Natural abilities, of course, count for a great deal in journalism, but special training for a career in newspaper work is also important. The fact that reporters and editors should be as broadly educated as possible makes it desirable that they go through college. In the past this was not considered so necessary, but now the value of a college education is an established fact. Then the prospective newspaper man should take, either in combination with or after his college studies, some courses in journalism. These courses, given at numerous colleges and universities, both during the day and evening, teach the student the technique of his vocation. He learns how to go about the business of gathering and writing up news, how to produce effective editorials, and how to express himself in fitting language. All this knowledge may, of course, be acquired by actual experience on a newspaper, by a man who has had no preliminary instruction. But such instruction is a time saver, and for this reason valuable, for the men who know what to do when they enter upon their duties are likely to obtain more rapid promotion than those who are obliged to depend upon slowly acquired experience to show them how to proceed with their work. A complete list of schools offering journalism courses may be found in the government publication, "Instruction in Journalism in Institutions of Higher Education" (prepared by James Melvin Lee), Department of the Interior, Bureau of Education Bull. No. 21, 1918, Government Printing Office, Washington, D. C.

Although there are many men in journalism, there are as many or more who are engaged in literary work of other kinds. Novels, short stories, poems, essays, articles, plays and moving picture scenarios are every year produced in great numbers. In order to write any of these types of literature, the author must be endowed with a certain amount of literary talent, with imagination and originality. He should, of course, attempt to master the technique of the particular literary type in which he is most interested, and should have certain special abilities according to this type.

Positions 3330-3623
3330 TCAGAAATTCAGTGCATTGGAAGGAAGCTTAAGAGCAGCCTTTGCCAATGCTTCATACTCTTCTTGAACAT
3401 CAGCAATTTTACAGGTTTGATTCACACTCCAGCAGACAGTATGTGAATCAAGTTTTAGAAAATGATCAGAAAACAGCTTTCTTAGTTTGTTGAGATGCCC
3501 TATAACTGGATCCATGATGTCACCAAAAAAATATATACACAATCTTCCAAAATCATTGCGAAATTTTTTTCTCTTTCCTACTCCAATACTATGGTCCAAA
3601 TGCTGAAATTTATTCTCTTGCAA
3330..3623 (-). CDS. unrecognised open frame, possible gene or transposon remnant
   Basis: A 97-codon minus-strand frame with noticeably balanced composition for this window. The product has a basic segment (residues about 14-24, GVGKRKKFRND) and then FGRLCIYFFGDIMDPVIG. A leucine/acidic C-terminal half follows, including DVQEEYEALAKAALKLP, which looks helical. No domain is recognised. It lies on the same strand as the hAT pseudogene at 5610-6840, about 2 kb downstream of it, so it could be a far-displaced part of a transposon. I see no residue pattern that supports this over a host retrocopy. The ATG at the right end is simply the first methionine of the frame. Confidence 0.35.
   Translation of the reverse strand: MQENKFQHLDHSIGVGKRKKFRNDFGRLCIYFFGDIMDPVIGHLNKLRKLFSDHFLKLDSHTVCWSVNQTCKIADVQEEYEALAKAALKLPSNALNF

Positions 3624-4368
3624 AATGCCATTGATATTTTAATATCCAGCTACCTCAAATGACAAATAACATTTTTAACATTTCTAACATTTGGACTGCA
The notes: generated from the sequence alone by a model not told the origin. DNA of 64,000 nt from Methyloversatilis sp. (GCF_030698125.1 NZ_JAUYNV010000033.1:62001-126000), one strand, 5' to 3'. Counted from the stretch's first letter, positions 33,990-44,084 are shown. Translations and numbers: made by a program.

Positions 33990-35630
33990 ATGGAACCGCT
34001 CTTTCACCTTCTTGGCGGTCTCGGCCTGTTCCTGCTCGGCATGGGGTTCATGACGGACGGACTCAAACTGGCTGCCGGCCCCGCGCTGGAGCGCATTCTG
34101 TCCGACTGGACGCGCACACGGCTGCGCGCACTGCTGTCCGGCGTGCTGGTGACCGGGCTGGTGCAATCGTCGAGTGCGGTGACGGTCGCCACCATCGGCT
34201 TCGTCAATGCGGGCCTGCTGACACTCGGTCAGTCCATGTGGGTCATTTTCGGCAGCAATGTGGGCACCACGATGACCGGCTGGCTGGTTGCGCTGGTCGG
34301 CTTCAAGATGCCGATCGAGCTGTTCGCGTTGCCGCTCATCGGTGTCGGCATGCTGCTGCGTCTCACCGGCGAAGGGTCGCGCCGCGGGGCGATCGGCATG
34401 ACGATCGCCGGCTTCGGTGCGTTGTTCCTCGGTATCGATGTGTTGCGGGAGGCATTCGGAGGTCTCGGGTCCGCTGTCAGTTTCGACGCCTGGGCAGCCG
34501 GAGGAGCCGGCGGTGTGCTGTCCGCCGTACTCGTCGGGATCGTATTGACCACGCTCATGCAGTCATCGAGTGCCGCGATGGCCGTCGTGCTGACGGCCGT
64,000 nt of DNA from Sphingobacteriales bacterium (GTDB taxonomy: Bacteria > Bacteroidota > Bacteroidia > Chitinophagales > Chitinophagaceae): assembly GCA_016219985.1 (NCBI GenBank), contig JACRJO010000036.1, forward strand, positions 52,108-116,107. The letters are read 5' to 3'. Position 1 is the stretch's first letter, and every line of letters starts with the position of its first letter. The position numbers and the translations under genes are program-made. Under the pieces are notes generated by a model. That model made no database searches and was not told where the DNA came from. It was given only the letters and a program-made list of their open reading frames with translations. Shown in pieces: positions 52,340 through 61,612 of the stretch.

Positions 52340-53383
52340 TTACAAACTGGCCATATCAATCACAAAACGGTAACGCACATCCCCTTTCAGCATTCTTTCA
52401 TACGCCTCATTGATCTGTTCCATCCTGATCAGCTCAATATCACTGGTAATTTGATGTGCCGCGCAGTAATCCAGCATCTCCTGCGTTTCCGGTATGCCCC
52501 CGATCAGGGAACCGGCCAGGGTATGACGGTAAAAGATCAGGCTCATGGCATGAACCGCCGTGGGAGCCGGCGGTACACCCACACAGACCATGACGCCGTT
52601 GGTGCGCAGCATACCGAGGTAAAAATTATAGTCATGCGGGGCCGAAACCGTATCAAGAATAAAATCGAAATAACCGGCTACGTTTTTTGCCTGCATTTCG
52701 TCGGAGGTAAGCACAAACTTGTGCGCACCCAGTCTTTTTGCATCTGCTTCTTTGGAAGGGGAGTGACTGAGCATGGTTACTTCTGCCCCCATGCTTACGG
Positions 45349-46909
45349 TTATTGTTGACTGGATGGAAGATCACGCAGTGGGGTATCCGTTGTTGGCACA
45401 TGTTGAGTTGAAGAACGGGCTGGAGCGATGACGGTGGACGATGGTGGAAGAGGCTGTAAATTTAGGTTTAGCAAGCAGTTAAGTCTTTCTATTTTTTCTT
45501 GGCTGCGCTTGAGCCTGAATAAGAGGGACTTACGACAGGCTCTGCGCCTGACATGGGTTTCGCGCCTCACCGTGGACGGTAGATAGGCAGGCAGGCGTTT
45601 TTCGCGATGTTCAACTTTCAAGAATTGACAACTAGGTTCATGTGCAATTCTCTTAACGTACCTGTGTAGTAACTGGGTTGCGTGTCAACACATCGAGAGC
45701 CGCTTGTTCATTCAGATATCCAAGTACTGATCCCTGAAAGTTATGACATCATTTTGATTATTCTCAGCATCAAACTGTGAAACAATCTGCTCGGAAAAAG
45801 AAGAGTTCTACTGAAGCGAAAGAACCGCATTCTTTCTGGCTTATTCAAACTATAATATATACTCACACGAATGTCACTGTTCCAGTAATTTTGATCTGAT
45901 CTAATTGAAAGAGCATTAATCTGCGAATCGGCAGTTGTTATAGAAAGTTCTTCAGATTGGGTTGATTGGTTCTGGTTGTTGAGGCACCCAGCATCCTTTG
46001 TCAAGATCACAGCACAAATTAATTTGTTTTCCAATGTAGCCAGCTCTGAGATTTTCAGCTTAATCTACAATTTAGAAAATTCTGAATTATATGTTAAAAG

There are various sorts of writers who contribute articles and essays to magazines and other periodicals. These people either have a store of knowledge which renders them specialists in a certain field, or else they have that broad sort of knowledge and observant turn of mind which may enable them to write successfully of many different kinds of things. The writer of magazine articles must, like all writers, have imagination and sympathy; he should be able to dress old ideas in new garments, and should know as much as possible about the various types of articles and the magazines which publish them. When he is writing an article, he should keep in mind the periodical and the class of readers for whom it is intended, and should fashion it accordingly.

The author of articles deals generally with facts the writer of stories, usually with fiction. His fiction is, however, based upon reality and, in order to give it the semblance of life, he must be observant and imaginative, must feel and see intensely everything which he writes, must have a sense of beauty and of the ideal and should be a man of fine mind and keen intellect. The short story writer should know the technique of the short story, and the novelist that of the novel. But very often stories which are technically deficient are raised to great heights by the insight and sympathetic imagination of the author, and by the power of clear and beautiful expression.

The playwright needs much the same qualities as do the novelist and the short-story writer. He must have a knowledge of human nature, an original viewpoint and be familiar with the technique of the stage. The writer of motion picture scenarios must be a man of ideas, of dramatic imagination, and needs, more than a knowledge of writing, a thorough familiarity with the principles of plot construction, since the motion picture is primarily an unfolding of action.